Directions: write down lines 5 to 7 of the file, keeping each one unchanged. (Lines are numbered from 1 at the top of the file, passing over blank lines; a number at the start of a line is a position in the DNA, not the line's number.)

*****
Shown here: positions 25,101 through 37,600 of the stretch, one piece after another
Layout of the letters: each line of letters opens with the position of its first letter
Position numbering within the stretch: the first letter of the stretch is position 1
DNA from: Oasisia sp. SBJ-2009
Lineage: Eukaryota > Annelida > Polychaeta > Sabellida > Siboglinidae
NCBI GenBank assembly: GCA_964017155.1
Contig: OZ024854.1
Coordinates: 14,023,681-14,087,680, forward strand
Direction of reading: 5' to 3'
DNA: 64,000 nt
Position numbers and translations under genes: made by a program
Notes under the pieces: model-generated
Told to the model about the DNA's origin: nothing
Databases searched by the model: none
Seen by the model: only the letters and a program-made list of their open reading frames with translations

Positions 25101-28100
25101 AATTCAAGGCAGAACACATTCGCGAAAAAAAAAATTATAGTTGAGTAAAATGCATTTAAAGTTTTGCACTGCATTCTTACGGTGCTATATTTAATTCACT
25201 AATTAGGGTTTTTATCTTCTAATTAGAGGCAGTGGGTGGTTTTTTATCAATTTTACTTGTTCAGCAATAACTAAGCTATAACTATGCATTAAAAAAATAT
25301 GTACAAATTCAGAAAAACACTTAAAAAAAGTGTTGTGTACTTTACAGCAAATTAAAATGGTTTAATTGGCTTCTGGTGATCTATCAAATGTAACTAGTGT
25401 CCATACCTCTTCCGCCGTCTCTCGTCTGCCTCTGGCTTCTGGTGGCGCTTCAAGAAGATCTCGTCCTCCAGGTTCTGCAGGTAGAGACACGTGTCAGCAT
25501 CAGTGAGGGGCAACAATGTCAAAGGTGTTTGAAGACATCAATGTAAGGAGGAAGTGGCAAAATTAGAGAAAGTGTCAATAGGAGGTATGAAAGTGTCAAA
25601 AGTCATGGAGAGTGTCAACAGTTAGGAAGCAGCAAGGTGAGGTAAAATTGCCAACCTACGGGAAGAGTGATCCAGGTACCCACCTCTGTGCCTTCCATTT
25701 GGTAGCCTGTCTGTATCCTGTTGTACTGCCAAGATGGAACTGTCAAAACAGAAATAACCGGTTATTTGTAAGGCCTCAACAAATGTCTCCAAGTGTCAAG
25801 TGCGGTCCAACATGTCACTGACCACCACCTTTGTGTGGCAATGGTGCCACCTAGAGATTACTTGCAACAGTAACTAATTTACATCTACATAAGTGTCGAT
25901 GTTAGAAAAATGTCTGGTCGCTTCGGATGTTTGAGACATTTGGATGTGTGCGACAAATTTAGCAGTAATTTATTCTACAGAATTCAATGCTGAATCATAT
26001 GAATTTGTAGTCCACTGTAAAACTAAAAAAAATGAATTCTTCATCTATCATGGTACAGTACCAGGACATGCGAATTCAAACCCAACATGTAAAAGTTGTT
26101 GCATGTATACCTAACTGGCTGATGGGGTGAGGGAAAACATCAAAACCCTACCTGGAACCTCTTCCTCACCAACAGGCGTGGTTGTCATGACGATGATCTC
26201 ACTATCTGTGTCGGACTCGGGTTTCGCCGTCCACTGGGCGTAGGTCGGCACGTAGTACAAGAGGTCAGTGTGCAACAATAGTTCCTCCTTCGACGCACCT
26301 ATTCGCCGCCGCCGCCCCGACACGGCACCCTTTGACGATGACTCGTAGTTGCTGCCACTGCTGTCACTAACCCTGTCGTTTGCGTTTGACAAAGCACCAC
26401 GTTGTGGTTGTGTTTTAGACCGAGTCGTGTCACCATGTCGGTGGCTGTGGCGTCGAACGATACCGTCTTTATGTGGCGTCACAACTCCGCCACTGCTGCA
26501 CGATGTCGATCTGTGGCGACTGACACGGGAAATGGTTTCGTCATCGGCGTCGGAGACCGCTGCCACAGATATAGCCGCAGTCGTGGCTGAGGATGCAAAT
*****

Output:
Lineage: Eukaryota > Annelida > Polychaeta > Sabellida > Siboglinidae
NCBI GenBank assembly: GCA_964017155.1
Contig: OZ024854.1